Afghanistan’s president didn’t make off with oodles of cash as he fled the country last summer, but someone seems to have, according to an inspector general’s report Monday that says a vital security account was drained of funds the day before the Taliban took over.
Accusations that former President Ashraf Ghani made off with $169 million in his helicopter can’t be true, said the Special Inspector General for Afghanistan Reconstruction (SIGAR). The chopper simply couldn’t have concealed and carried what would have amounted to nearly 2 tons of cash, investigators said.
Someone did manage to get “tens of millions of dollars” from a vault at the National Directorate of Security. The money disappeared on Aug. 14, a day before Mr. Ghani fled and the Taliban arrived in Kabul.
Investigators couldn’t figure out who took the money or say definitively that it came from U.S. taxpayers, but they suggested it was a good bet. Half of Afghanistan’s budget came from donors. The U.S. was the largest operator, and public reports said the CIA funded the National Directorate of Security.
The report delivers a fascinating look at the Afghan government’s collapse in August in anticipation of the U.S. troop withdrawal.
Investigators said Mr. Ghani had to flee so quickly that he was barefoot and someone had to run and find him a pair of his shoes. His staff feared his guard might turn on him and execute him, given the speed of the Taliban takeover.
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The president was whisked to the airport, where helicopters flew him out of the city.
Once in the air, they realized they didn’t have a plan for where to go. Expectations of heading to areas still believed to be friendly to the government faded. The helicopters limped to Uzbekistan, where they landed as they ran out of fuel.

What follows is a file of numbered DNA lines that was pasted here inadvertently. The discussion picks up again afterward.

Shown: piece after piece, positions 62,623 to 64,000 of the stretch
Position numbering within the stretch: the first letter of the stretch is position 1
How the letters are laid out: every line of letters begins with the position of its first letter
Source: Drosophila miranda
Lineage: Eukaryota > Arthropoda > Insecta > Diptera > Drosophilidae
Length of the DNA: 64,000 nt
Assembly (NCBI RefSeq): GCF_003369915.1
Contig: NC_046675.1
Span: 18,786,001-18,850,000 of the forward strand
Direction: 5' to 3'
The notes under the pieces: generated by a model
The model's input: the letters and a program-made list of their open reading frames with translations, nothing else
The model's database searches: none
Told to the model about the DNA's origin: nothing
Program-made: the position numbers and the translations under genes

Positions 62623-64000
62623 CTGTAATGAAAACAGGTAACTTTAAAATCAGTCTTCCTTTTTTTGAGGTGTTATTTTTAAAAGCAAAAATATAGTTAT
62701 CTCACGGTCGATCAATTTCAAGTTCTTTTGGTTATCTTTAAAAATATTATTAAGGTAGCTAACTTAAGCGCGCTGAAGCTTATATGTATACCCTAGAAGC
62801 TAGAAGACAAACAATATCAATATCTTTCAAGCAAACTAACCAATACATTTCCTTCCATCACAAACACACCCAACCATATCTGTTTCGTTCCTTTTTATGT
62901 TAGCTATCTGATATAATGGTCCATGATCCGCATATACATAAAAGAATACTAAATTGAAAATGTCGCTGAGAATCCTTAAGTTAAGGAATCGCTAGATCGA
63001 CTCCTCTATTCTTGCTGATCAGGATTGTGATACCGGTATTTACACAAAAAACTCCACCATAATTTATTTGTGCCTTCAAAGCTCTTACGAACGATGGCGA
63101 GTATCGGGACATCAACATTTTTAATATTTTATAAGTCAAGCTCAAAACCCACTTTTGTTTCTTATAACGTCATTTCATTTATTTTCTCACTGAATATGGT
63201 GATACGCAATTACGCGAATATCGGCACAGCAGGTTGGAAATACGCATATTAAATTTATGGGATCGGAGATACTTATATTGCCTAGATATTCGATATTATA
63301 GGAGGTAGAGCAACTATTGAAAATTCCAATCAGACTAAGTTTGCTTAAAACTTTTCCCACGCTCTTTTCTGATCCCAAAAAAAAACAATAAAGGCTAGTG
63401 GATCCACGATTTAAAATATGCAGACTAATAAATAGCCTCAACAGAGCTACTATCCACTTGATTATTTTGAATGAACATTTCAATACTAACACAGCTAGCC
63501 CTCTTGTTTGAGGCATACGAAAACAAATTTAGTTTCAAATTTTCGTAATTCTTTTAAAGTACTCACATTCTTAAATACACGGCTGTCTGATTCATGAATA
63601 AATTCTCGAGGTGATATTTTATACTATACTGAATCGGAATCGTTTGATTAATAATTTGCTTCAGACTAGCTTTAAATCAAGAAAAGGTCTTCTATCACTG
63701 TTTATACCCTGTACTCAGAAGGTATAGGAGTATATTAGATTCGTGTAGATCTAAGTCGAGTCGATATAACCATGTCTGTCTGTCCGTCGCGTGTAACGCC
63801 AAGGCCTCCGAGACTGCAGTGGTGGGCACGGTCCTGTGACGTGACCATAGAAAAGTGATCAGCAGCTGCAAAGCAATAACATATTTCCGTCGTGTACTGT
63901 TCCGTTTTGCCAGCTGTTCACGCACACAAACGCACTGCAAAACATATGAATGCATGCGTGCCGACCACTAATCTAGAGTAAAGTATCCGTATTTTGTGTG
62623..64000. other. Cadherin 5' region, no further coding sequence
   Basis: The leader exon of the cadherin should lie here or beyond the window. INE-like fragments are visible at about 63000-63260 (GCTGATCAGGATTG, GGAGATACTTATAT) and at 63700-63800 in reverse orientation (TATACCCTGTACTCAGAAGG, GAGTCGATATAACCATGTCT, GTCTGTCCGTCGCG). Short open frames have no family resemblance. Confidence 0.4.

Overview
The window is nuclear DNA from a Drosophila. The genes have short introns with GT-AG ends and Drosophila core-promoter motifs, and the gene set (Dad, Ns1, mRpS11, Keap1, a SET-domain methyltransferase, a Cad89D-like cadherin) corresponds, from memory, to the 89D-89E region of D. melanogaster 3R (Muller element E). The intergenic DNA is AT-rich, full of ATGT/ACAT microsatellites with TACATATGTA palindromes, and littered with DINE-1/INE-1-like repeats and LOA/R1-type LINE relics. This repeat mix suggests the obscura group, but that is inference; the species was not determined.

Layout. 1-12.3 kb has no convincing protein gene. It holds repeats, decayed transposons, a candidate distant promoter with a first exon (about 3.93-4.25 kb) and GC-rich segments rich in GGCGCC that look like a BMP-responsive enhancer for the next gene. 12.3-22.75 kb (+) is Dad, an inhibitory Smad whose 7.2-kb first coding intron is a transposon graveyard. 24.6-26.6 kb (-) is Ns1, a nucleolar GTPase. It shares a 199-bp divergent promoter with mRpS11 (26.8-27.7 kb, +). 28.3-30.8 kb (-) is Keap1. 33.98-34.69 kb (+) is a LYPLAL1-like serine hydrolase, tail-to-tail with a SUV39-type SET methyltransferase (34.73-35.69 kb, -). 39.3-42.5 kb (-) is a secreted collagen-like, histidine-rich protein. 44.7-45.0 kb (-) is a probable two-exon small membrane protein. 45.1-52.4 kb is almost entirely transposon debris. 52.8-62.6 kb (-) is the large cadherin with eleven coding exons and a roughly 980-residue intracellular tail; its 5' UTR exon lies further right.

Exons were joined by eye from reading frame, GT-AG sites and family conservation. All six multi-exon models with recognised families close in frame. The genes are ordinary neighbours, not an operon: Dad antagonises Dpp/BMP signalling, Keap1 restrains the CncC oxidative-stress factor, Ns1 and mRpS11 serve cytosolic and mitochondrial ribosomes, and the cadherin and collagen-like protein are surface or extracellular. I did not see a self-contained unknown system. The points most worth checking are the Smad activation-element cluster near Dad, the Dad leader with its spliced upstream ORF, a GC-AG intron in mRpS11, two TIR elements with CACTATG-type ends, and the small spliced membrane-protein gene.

Investigators said the president and his entourage, about 54 people, had limited cash with them. They had to use $120,000 to charter a flight to Abu Dhabi, where the government quarantined them.
The inspector general concluded that no more than $1 million, and maybe as little as $500,000, was spirited away from the presidential palace during Mr. Ghani’s evacuation.
Arrangements for the charter flight out of Uzbekistan and for accommodations ate up much of that money, the investigators said.
Russian officials, echoed by an Afghan ambassador, suggested that $169 million was flown out on the helicopters. Investigators said that couldn’t have happened.
“This amount of cash would have been difficult to conceal,” the inspector general concluded.
Investigators spoke with a number of former Afghan officials to piece together their accounts but said they had limits. For one thing, the people they were questioning were often the ones others accused of stealing money.
Two former officials said $5 million in cash had been stashed at the presidential palace and was discovered by guards. Some officials said it was Mr. Ghani’s personal fortune. Others said it was leftover campaign money for Mr. Ghani provided by the United Arab Emirates.
What became of the cash is also in doubt.
“SIGAR was unable to draw any definitive conclusion about the provenance, purpose or fate of the funds allegedly left behind at the palace,” the audit said.
Monday’s report is based on interim findings, and investigators said they hope to have more answers before issuing their final report.